Third, the current narrative spread by mass media and political discourses obstructs the important contributions made by migrants to host societies and countries of origin. Contrary to what is often claimed, evidence highlights that the overall economic contributions of migrants to host and origin countries are positive, rather than negative. Among many other similar accounts, a 2016 study suggested that, in advanced economies, ‘a 1 percentage point increase in the share of migrants in the adult population [ … ] can raise GDP per capita by up to 2 percent’ over the long run.22 Migrants indeed raise labour productivity, often filling gaps in the labour market, especially in countries with ageing population.23 They work in sectors where both low-skilled and highly skilled workers are in short supply, such as in farms, nursing, highly-skilled manufacturing, and technology.24 Migrants also contribute to the economies of host countries by paying taxes and spending some 85 per cent of their salaries therein.25 The remaining 15 per cent of their earnings is sent (p. 5) as remittances to their country of origin. These remittances amounted to some 613 billion US dollars globally in 2017, among which 466 billion was sent to low- and middle-income countries, representing more than three times the total of development assistance.26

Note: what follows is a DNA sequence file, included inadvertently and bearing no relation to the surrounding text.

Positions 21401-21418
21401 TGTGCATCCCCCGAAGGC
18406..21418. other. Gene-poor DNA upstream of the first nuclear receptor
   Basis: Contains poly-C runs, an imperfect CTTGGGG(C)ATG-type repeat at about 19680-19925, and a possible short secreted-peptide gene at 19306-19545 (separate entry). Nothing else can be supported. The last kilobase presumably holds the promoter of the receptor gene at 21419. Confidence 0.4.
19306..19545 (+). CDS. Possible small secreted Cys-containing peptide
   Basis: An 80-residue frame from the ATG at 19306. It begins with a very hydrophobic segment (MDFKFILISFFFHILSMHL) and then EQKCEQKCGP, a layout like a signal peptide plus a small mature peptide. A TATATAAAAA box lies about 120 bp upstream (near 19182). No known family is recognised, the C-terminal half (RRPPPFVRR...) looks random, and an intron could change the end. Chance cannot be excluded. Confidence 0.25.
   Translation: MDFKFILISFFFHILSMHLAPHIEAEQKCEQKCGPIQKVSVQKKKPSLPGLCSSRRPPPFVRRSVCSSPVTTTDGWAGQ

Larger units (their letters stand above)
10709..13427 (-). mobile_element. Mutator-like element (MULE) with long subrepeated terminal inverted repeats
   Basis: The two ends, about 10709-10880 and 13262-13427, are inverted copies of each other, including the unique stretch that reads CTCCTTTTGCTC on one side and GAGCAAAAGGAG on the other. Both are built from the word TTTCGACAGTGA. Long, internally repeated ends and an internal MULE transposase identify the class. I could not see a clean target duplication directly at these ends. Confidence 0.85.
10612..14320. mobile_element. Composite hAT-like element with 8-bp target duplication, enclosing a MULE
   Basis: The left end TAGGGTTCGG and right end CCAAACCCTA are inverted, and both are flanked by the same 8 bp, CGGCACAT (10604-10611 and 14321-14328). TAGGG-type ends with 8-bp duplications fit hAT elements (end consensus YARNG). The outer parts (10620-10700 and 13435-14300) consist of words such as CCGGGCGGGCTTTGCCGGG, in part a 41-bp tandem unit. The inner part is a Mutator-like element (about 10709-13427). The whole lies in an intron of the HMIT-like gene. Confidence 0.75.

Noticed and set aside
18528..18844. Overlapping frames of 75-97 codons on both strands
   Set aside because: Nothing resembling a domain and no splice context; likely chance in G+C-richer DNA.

While statistics and facts speak for themselves, the current misperceptions and manipulations say more about the vacuity of the mass media and the mediocrity of the politics than they do about the reality of migration. Migration has been polarized and instrumentalized, before being analysed and understood. Although migration is not a problem to be solved, it constitutes both a challenge and an opportunity for migrants themselves as well as for their countries of origin and destination. As a permanent and worldwide phenomenon, it calls for a sound understanding and a global vision. There is more than ever a crucial need for developing a pedagogy of migration through evidence-based knowledge. Lawyers should play a role in this endeavour to dispel the complexity of international law and to promote a more rational, balanced, and comprehensive narrative of migration.